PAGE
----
He was regarded by many as the best drummer in the world, and for good reasons. He could hit the hell out of the drums, his technique was astonishing and his musicality was adventurous and audacious. Furthermore, he never stopped refusing to learn. At the height of his career, he teamed up with Freddie Gruber to enhance his drumming skills further. Over the 4 decades he played with Rush, he was always evolving.

He was also the lyricist for the band and has penned some of my favourite songs of all time. There is of course the highly conceptual and fantastical lyrics of the albums they did in the 70s but their transformation into the 80s led to truthful observations with pinpoint accuracy. In ‘Limelight’ he explores the notion of fame and his difficulty coming to the terms with it. He never wanted to be famous, he just wanted to be good. In ‘Subdivisions’ he tackled the idea of being an outcast within school and society, an anthem for every Rush fan who has felt that sense of alienation. I could go on for hours about this. Within Peart’s lyrics were a curiosity for the way the world and humans work. You will only find a minimal amount of love songs amongst the 167 songs that they wrote.

Neil Peart was also an avid reader and a motorcyclist. He is not your typical image of the rock and roll star. He would motorcycle between gigs, spend his downtime reading and turned up to each show with an untempered sense of professionalism and discipline.

Neil Peart was also an author. He wrote travel books about the time he spent on his motorbike and it was actually travel that offered him catharsis and healing when tragedy struck. In the late 90s he lost his daughter to a car crash and his wife to cancer ten months later. In response, he retreated into a solitary journey that took him across Canada and all the way down the west coast of America. The book that documents this (‘Ghost Rider’) digs deep into the world of what commenced afterwards and how he found the will to carry on and start a new family.

Undeniably, the most tragic part of his untimely passing of 67 years old is that he had not had more time with his family and his young daughter. He had done everything and more for Rush and their loyal fanbase.

As I continue my career as a musician, I often think about the values that Neil Peart held and how he presented himself to the world. Although he is gone, his legacy remains with the many musicians and people he has inspired.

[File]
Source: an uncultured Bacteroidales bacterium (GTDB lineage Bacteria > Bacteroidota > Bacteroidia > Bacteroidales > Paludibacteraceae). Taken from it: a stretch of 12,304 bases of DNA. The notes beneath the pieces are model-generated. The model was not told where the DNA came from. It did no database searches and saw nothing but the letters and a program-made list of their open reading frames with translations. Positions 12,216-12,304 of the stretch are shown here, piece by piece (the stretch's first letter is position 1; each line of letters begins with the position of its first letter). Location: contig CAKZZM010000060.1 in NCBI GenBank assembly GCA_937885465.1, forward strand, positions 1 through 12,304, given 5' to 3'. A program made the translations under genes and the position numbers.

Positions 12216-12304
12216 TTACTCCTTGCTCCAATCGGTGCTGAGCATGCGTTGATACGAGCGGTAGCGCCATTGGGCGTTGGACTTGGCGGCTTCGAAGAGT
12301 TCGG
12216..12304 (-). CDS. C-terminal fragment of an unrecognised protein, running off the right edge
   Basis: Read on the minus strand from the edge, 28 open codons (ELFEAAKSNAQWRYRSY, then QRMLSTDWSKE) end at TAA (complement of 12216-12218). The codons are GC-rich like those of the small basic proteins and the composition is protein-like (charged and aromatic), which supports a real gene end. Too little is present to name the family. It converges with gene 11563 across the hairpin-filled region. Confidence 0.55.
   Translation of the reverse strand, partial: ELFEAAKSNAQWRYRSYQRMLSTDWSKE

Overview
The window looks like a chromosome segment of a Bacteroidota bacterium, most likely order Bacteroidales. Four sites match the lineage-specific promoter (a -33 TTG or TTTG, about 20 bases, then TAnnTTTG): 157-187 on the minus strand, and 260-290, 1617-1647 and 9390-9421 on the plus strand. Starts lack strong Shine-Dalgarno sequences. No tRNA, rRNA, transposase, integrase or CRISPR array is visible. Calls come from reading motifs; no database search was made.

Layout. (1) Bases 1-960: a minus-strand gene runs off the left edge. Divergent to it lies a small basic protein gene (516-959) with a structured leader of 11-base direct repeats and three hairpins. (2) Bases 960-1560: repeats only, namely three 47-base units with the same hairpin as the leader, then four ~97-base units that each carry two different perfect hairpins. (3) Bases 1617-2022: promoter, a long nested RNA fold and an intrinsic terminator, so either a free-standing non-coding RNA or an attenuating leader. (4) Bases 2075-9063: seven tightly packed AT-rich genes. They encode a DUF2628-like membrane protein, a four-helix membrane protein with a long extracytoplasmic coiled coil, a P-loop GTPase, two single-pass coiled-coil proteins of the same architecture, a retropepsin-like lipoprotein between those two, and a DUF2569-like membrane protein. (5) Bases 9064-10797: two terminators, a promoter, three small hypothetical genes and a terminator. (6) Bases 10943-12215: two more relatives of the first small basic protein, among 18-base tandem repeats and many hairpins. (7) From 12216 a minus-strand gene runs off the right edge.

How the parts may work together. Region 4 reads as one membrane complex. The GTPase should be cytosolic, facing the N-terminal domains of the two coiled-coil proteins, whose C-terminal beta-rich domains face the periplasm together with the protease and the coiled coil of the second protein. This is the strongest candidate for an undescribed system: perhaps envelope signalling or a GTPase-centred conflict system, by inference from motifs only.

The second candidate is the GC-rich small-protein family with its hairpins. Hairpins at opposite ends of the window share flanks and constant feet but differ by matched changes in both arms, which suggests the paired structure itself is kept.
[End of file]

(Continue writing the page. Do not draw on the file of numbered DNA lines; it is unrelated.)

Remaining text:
Paying attention vs. Getting attention

It’s a really good idea to clearly distinguish the two. Paying attention is certainly more rewarding and fulfilling than getting attention.

By paying attention, I mean focusing on your creative goals, getting into the zone where time becomes elastic. This has happened to me when I have been working on a track and all of a sudden it is 4am in the morning or when I have been in the studio space and managed to cram 14 hours of guitar tracking into a single day.

Getting attention is an inevitable desire. We have made something and we want to share it with the world. It is of course necessary to have a strategy in place to ship and distribute our work, but for the sake of our mental health, we need to avoid the pitfalls that the combination of social media and the human condition have set up.

Whether I have had something viewed ten or ten thousand times, for the part of the brain that these numbers feed, it will never be enough. The stats are informative but they can also be a race to the bottom. Are we hustlers or are we creators? We must not let the numbers define the value of the creative work we do, especially when the journey is so rewarding for us.

Parameters

When I think about what my favourite films are of the last twenty years, a lot of them are not in my first language. Parasite (Korean), Pan’s Labyrinth (Spanish), Amelie (French), Shadow (Chinese), The Lives of Others (German) and Let the Right One in (Swedish) are a few examples.

When I recommend these films to people, a common question is ‘are there subtitles’ and it is also equally common to see these films written off because they have to deal with subtitles.

To me, that would be a shame because within the world of cinema is a plethora of amazing films with much to offer.

Similarly, there are music listeners out there who will only listen to the same music records and will not embrace anything new.

If that is what makes you happy then that is fine but it is worth being aware of the parameters you set for yourself.

Especially in an on demand culture where everything is at our fingertips. It might be worth jumping outside of our comfort zone and giving something different a chance.

The evolution of ideas

When I think retrospectively about the music I have made, I feel that each individual track has it’s own particular story.